Anonymous View Models in ASP.NET MVC Using Dynamics

The introduction of the dynamic keyword in C# 4.0 allows you to do a lot of things you couldn’t do otherwise, but it also makes it easy to forget that C# is still not a dynamic language, so there are limitations. Recently I found myself wanting to whip up a quick test page for something, with a very simple controller action and view. It wasn’t meant to be permanent, so creating a dedicated view model class in the project seemed like overkill. I figured I could just return an anonymous object as the model, and use a dynamic view to display it. I was wrong.

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Attribute-Based Property Aliases Using MongoDB and NoRM

Since MongoDB is a document database, collections don’t have an enforced schema. Each document in a collection needs to store the names of all of its properties, making the length of that name more significant. Using abbreviated property…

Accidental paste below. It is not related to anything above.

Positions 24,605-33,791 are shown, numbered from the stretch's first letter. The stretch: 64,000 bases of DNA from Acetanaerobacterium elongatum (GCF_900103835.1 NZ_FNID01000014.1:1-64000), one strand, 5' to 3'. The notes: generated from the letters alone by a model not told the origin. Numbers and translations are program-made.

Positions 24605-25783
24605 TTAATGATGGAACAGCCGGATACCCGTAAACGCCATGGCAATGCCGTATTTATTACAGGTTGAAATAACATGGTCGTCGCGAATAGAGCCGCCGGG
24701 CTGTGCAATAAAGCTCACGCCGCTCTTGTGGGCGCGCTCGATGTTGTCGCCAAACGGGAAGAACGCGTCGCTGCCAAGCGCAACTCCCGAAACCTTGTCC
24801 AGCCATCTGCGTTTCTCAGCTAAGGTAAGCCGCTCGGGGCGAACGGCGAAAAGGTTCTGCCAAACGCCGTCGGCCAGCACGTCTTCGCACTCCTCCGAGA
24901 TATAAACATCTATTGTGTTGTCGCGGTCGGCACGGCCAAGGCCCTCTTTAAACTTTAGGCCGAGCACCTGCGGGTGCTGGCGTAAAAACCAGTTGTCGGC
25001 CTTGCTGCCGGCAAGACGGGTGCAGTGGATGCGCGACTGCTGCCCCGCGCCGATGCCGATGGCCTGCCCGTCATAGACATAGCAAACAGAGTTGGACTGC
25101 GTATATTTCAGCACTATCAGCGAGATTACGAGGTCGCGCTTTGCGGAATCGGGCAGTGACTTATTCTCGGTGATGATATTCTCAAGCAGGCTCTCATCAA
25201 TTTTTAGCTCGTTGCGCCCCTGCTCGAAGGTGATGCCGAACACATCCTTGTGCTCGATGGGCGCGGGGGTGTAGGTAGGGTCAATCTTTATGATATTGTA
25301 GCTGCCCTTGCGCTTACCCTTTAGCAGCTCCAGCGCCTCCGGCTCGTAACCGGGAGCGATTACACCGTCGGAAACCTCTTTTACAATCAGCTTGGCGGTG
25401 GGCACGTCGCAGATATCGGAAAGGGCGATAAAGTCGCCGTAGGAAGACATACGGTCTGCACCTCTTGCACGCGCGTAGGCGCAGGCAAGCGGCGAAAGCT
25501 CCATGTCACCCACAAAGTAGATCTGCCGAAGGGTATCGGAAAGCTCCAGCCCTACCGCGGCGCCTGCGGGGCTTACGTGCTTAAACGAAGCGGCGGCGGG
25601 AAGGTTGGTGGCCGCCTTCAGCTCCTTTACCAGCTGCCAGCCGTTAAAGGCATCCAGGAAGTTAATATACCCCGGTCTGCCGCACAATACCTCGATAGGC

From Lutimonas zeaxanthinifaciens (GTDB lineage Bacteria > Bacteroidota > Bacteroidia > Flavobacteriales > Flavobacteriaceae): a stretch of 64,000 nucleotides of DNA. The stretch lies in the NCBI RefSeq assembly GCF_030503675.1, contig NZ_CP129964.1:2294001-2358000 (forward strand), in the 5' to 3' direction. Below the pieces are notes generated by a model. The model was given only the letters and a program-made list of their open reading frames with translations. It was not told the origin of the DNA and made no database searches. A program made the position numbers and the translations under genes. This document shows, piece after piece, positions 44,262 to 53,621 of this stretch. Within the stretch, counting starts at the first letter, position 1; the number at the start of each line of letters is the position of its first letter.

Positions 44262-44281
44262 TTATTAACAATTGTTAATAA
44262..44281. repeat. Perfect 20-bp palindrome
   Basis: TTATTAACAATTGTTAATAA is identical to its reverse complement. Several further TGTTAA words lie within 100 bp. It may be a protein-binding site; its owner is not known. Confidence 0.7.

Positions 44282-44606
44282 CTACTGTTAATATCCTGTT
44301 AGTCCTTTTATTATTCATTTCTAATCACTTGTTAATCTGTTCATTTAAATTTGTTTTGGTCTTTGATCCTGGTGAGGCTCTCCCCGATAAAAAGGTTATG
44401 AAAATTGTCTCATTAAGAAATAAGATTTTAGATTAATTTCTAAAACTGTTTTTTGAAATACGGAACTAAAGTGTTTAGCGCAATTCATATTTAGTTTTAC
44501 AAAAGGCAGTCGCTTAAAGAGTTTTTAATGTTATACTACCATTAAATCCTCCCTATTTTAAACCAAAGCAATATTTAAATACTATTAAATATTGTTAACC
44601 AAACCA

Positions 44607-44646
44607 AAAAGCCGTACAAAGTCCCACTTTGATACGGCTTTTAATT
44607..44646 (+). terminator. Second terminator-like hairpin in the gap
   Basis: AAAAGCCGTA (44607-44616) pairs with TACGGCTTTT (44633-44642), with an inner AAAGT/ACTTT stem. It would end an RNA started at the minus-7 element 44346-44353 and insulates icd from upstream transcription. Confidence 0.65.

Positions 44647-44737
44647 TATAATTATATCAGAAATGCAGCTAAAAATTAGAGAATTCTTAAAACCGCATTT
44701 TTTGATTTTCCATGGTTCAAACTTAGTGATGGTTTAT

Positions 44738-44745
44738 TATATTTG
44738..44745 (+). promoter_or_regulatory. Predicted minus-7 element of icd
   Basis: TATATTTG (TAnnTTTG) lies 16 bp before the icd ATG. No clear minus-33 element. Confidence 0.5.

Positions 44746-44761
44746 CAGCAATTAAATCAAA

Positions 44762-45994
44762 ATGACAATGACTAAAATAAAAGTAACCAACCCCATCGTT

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ASP.NET MVC: Do You Know Where Your TempData Is?

I recently discovered that despite the fact that I’d been using the TempData dictionary in my applications, I didn’t really have a full grasp on what it was doing behind the scenes. ¬†Of course this meant learning the lesson the…

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Dynamic Views in ASP.NET MVC 2

One of the new features introduced in C# 4.0 is the dynamic keyword. So far I haven’t had much use for it, but lately I’ve discovered that it can be very useful when designing ASP.NET MVC views. It…

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Templated Helpers and Custom Model Binders in ASP.NET MVC 2

One of the really cool new features in ASP .NET MVC 2 is templated helpers. The basic idea is that you can define a template for either displaying or editing a particular data type, and it will be used…

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